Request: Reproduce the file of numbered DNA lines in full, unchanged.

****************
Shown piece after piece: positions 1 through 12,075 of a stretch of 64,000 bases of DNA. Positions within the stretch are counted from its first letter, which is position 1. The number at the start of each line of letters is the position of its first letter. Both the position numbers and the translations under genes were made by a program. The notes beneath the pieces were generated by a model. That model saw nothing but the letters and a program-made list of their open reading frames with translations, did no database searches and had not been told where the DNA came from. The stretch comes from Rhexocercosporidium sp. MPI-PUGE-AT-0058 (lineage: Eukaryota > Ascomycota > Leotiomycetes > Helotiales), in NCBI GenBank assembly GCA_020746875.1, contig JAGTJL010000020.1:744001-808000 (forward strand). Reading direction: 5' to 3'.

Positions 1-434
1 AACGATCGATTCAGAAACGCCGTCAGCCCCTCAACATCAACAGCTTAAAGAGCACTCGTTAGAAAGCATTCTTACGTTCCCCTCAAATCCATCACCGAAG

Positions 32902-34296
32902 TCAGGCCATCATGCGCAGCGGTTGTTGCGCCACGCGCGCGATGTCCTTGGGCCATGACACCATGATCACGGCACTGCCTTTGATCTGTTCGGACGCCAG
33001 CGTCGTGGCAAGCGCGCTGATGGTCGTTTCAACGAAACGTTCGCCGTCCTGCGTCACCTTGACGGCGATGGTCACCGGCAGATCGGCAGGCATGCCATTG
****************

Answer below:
Shown piece after piece: positions 1 through 12,075 of a stretch of 64,000 bases of DNA. Positions within the stretch are counted from its first letter, which is position 1. The number at the start of each line of letters is the position of its first letter. Both the position numbers and the translations under genes were made by a program. The notes beneath the pieces were generated by a model. That model saw nothing but the letters and a program-made list of their open reading frames with translations, did no database searches and had not been told where the DNA came from. The stretch comes from Rhexocercosporidium sp. MPI-PUGE-AT-0058 (lineage: Eukaryota > Ascomycota > Leotiomycetes > Helotiales), in NCBI GenBank assembly GCA_020746875.1, contig JAGTJL010000020.1:744001-808000 (forward strand). Reading direction: 5' to 3'.

Positions 1-434
1 AACGATCGATTCAGAAACGCCGTCAGCCCCTCAACATCAACAGCTTAAAGAGCACTCGTTAGAAAGCATTCTTACGTTCCCCTCAAATCCATCACCGAAG

Positions 32902-34296
32902 TCAGGCCATCATGCGCAGCGGTTGTTGCGCCACGCGCGCGATGTCCTTGGGCCATGACACCATGATCACGGCACTGCCTTTGATCTGTTCGGACGCCAG
33001 CGTCGTGGCAAGCGCGCTGATGGTCGTTTCAACGAAACGTTCGCCGTCCTGCGTCACCTTGACGGCGATGGTCACCGGCAGATCGGCAGGCATGCCATTG